“Unprecedented scale”: Super Typhoon Hagibis hits Japan, millions evacuated

Typhoon Hagibis has already created severe flooding in Tokyo.
Typhoon Hagibis has already created severe flooding in Tokyo.
Image: Kyodo via Reuters
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Super Typhoon Hagibis hit Japan today (Oct. 12), and millions of citizens in the Tokyo area and beyond have been ordered to evacuate their homes. Amid heavy rains, flooding, and life-threatening winds, at least two people are already dead, and more than 75 have been injured, including two children hurt in a tornado created by the extreme weather.

“A typhoon of an unprecedented scale is about to hit Kanto. I’d like you to take actions to protect your own life,” Tokyo governor Yuriko Koike said in an emergency news conference reported by the Japan Times, referring to the region that includes the capital.

The national meteorological agency issued a Level Five special warning for heavy rain, which is the highest number on its warning scale. Throughout the day, the agency urged residents in 12 prefectures, including Tokyo, to find a secure building or evacuate lower floors to avoid flooding. It said that the typhoon was bringing downpours “with a level of intensity observed only once every few decades,” according to Nikkei Asian Review.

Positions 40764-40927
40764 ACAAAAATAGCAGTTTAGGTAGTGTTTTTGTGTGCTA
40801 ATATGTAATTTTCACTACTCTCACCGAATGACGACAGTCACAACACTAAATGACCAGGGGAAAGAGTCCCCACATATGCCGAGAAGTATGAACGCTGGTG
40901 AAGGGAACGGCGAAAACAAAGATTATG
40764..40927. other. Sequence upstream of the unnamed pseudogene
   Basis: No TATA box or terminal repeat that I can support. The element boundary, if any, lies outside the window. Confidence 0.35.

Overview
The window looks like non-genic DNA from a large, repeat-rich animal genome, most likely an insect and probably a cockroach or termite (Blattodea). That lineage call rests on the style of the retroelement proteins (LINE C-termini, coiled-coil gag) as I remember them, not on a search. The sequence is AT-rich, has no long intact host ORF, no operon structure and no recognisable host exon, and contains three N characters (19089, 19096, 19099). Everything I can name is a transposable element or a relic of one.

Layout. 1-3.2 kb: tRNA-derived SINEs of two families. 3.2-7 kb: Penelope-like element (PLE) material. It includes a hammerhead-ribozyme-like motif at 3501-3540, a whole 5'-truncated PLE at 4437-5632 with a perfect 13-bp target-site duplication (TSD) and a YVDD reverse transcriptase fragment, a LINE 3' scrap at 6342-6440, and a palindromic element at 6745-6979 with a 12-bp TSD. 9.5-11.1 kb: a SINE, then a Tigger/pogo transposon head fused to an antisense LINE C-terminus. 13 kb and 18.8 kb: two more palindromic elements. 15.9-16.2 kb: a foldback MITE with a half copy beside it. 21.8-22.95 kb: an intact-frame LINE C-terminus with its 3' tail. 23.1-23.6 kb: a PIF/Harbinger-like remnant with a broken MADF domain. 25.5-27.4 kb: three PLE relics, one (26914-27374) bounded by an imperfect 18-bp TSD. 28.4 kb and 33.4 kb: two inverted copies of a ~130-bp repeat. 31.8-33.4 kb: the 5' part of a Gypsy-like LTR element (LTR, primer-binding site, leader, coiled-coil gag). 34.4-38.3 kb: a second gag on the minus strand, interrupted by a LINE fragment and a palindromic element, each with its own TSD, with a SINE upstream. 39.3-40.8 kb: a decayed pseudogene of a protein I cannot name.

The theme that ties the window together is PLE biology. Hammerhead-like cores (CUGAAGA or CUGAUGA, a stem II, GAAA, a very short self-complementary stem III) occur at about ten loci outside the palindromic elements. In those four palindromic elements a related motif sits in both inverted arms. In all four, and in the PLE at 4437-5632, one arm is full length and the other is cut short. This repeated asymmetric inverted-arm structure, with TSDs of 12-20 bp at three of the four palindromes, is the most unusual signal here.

About 64,000 homes in the Tokyo area were reported to be without power in the afternoon as local convenience stores and restaurants remained closed. The national defense ministry says it has ordered 17,000 personnel of the Self-Defense Forces to prepare for immediate deployment to rescue operations. Meanwhile, the country’s trains have mostly stopped running and many planes are not flying, with more than 1,600 flights grounded.

The typhoon has also disrupted the Rugby World Cup, now underway in Japan and never before held in Asia. Two matches scheduled for today were nixed, and organizers warned of possible cancellations tomorrow, too. Meanwhile, the Disneyland and DisneySea theme parks in Tokyo declared their first-ever all-day closures.